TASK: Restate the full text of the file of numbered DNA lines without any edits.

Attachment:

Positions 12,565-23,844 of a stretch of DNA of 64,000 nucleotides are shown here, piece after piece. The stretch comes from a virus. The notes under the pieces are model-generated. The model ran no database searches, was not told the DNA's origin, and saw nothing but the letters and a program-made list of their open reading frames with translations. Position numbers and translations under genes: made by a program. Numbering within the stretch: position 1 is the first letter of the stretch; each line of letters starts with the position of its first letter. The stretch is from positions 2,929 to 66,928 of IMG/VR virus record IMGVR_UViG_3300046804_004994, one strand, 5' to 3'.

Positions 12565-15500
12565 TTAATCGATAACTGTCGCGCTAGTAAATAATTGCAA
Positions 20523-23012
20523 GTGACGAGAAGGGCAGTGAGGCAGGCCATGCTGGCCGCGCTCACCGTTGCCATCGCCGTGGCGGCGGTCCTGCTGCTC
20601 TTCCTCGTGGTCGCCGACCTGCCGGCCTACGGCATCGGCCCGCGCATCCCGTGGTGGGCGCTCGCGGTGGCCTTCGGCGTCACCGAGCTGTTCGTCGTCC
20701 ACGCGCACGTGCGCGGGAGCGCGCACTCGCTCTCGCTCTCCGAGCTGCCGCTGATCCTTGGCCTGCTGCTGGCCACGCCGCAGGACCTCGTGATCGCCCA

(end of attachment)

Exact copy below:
Positions 12,565-23,844 of a stretch of DNA of 64,000 nucleotides are shown here, piece after piece. The stretch comes from a virus. The notes under the pieces are model-generated. The model ran no database searches, was not told the DNA's origin, and saw nothing but the letters and a program-made list of their open reading frames with translations. Position numbers and translations under genes: made by a program. Numbering within the stretch: position 1 is the first letter of the stretch; each line of letters starts with the position of its first letter. The stretch is from positions 2,929 to 66,928 of IMG/VR virus record IMGVR_UViG_3300046804_004994, one strand, 5' to 3'.

Positions 12565-15500
12565 TTAATCGATAACTGTCGCGCTAGTAAATAATTGCAA
Positions 20523-23012
20523 GTGACGAGAAGGGCAGTGAGGCAGGCCATGCTGGCCGCGCTCACCGTTGCCATCGCCGTGGCGGCGGTCCTGCTGCTC
20601 TTCCTCGTGGTCGCCGACCTGCCGGCCTACGGCATCGGCCCGCGCATCCCGTGGTGGGCGCTCGCGGTGGCCTTCGGCGTCACCGAGCTGTTCGTCGTCC
20701 ACGCGCACGTGCGCGGGAGCGCGCACTCGCTCTCGCTCTCCGAGCTGCCGCTGATCCTTGGCCTGCTGCTGGCCACGCCGCAGGACCTCGTGATCGCCCA